About two years ago, Intel (NASDAQ:INTC) launched its Haswell microprocessor family for laptops and desktops. The chip was a pretty sizable leap forward in low-power notebooks, as it brought some fairly substantial power-consumption and power-management features to the table.

In desktops, Haswell wasn't as big of a deal, but it brought performance and platform level improvements that made it a reasonable upgrade for users with older systems.

Interestingly enough, after two years, Intel still hasn't launched a proper successor to the Haswell family of desktop processors. Sure, it just "launched" a couple of niche, graphics-focused Broadwell chips for desktops, but the majority of Intel's desktop processor lineup is still Haswell-based.

According to Intel, this may be an opportunity
According to analyst Rajvindra Gill, Intel management "believes Skylake could drive a desktop refresh cycle." That seems sensible, given that with Skylake, not only will Intel roll out new processors that deliver better performance and power consumption than the current Haswell chips, but those chips will also be accompanied by a significantly enhanced platform.

What kind of CPU improvements should we expect?
With Haswell, Intel saw a roughly 10% improvement in performance per clock relative to Ivy Bridge, so I think it would be reasonable to expect a roughly 10% gain, give or take a few percentage points, in performance per clock in going from Broadwell to Skylake.

Source: Intel presentation. 

If we assume a 5.5% per-clock improvement in going from Haswell to Broadwell (this is according to Intel), and then another 10% in going from Broadwell to Skylake, then I'd say an improvement of about 16% in performance per clock in going from Haswell to Skylake seems reasonable.

Continuing on the CPU performance train of thought, a recent leak of the various desktop Skylake SKUs that Intel hopes to release this fall suggests that some models -- particularly low-power models -- will see significant frequency boosts.

Source: BenchLife

For example, the Core i7-6700T -- the best 35-watt Skylake desktop chip that Intel has planned -- runs at 2.8GHz base clock and 3.6GHz turbo. The best 35-watt Haswell desktop part -- the Core i7-4765T -- runs at 2GHz base and can turbo to 3GHz. Skylake seems to have a big lead here.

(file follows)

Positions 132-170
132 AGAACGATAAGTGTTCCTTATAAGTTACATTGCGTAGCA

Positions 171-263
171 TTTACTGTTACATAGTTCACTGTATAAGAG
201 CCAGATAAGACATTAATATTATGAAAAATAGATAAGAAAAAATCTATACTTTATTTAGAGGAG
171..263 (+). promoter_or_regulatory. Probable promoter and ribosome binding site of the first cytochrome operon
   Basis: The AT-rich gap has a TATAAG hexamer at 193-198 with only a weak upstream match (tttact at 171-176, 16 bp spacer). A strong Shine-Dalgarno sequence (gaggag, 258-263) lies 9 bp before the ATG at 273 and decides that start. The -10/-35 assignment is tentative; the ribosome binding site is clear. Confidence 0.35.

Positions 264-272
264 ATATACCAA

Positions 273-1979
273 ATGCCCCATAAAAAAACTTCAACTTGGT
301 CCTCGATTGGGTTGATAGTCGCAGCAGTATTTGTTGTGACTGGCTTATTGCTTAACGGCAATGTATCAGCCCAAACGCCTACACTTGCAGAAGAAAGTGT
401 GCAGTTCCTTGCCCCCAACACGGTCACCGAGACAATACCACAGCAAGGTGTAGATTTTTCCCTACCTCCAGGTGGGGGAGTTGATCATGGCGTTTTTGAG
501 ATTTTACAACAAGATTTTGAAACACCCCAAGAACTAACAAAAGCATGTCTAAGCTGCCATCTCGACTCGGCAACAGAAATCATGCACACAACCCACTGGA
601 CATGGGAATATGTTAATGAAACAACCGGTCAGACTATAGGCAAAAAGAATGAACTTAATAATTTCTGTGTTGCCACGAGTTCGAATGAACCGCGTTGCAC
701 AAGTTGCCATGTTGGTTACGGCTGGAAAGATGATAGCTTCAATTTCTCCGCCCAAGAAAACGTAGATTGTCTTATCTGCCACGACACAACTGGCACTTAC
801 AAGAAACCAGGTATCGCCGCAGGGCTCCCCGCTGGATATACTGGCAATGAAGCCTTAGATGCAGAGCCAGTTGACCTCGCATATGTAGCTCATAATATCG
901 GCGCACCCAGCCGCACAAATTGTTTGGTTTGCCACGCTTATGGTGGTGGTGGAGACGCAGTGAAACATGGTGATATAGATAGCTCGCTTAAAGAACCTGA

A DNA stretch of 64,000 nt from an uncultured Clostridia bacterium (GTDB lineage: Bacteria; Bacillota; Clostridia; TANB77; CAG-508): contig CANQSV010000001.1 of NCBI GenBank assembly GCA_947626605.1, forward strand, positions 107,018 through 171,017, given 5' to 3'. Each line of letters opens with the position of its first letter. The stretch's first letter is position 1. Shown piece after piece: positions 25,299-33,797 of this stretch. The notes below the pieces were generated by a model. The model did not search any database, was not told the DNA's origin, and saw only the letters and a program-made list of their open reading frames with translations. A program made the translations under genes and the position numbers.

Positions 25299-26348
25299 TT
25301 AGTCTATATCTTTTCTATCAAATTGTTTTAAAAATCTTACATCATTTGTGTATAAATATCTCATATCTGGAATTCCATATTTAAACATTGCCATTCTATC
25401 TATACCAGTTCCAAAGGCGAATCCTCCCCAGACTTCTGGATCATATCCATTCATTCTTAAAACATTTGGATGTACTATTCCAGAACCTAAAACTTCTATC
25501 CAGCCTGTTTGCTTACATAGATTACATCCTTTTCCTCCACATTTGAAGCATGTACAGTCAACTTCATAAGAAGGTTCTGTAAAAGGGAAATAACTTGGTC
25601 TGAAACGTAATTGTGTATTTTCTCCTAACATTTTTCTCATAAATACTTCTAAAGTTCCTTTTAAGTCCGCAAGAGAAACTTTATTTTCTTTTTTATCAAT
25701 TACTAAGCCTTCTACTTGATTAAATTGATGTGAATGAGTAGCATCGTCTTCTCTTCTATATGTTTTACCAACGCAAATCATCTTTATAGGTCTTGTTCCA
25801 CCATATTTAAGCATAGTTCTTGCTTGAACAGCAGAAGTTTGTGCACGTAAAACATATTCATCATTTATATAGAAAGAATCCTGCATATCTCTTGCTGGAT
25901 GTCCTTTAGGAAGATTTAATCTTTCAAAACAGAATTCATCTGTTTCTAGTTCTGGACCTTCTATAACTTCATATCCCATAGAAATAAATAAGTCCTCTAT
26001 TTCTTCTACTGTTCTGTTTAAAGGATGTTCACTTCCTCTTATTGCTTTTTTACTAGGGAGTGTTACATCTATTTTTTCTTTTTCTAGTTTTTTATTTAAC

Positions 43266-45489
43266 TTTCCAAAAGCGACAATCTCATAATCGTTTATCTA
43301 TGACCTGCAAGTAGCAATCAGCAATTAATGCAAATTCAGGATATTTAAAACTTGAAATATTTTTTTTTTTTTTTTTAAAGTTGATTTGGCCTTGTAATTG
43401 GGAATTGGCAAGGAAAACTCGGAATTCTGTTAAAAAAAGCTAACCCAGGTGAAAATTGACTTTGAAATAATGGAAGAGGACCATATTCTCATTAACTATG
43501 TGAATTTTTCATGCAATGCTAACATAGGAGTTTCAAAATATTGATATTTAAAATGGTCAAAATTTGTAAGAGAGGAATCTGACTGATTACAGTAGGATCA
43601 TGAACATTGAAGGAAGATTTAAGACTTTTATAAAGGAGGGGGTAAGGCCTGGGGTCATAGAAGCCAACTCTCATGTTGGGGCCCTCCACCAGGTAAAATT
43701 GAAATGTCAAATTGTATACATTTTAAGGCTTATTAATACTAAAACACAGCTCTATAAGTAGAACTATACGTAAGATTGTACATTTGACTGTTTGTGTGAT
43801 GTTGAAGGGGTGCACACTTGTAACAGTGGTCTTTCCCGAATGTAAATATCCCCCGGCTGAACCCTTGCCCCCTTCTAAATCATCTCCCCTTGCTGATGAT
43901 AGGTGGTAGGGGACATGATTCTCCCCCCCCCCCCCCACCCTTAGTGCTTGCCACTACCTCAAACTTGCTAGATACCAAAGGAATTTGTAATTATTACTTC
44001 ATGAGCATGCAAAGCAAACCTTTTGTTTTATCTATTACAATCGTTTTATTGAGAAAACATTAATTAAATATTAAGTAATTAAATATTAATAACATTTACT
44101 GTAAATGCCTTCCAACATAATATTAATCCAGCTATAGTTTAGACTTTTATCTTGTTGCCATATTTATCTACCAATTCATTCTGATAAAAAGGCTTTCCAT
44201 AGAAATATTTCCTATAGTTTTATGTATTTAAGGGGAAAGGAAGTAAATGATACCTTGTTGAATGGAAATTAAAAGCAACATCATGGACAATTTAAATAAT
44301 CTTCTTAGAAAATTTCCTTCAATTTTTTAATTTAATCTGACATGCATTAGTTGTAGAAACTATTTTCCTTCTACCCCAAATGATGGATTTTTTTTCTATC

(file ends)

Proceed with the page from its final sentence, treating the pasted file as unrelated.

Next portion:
At the 65-watt level, the gains are there but not as significant. The i7-6700 runs at 3.4GHz base and can turbo to 4.0GHz. The prior-generation Haswell part runs at 3.1GHz base and can turbo to 3.9GHz. And at the 95-watt level, the i7-6700K runs at 4.0GHz base and can turbo to 4.2GHz; the prior-generation Haswell i7-4790K runs at 4GHz base and can turbo to 4.4GHz.

Thanks to performance-per-clock improvements, Skylake models should deliver better performance across the board, but the performance-per-watt gains really seem to show themselves at lower power-consumption levels.

Graphics and platform-level improvements
With Skylake, there are also going to be graphics and platform-level improvements. In terms of graphics, the initial batch of desktop models should feature GT2-level graphics. It's said that the Skylake GT2 graphics chips will have 24 graphics execution units. Skylake chips should also implement Intel's Gen. 9 graphics architecture.

In contrast, the comparable Haswell desktop chips feature 20 execution units of Intel's Gen. 7.5 graphics architecture. Skylake should bring solid improvements by virtue of a new graphics architecture, as well as the additional execution units. Finally, CPU World says that Skylake will implement a number of new video decoding and encoding technologies.

On the rest of the platform, the leaks surrounding the Z170-series chipset looks as though it brings some solid improvements over the current Z97 platform for the Haswell chips, which you can read more about here.

Will this drive a big upgrade cycle? We'll see.
I believe that for PC enthusiasts, the Skylake + Z170 combination should be pretty attractive. For more mainstream buyers, as well as corporate buyers, it's tougher to call. Skylake + Z170 will almost certainly be a solid step forward from Haswell + Z97, but whether those buyers are holding off for Skylake is really hard to gauge.

That said, I would imagine that PC vendors and chip resellers are going to try to keep their inventories of Haswell + Z97 parts fairly light because they know that those parts will become far less salable once Skylake hits. So if part of Intel's problem in desktop chip sales is due to its direct customers' desire to hold less Haswell inventory, the Skylake launch should at least help there.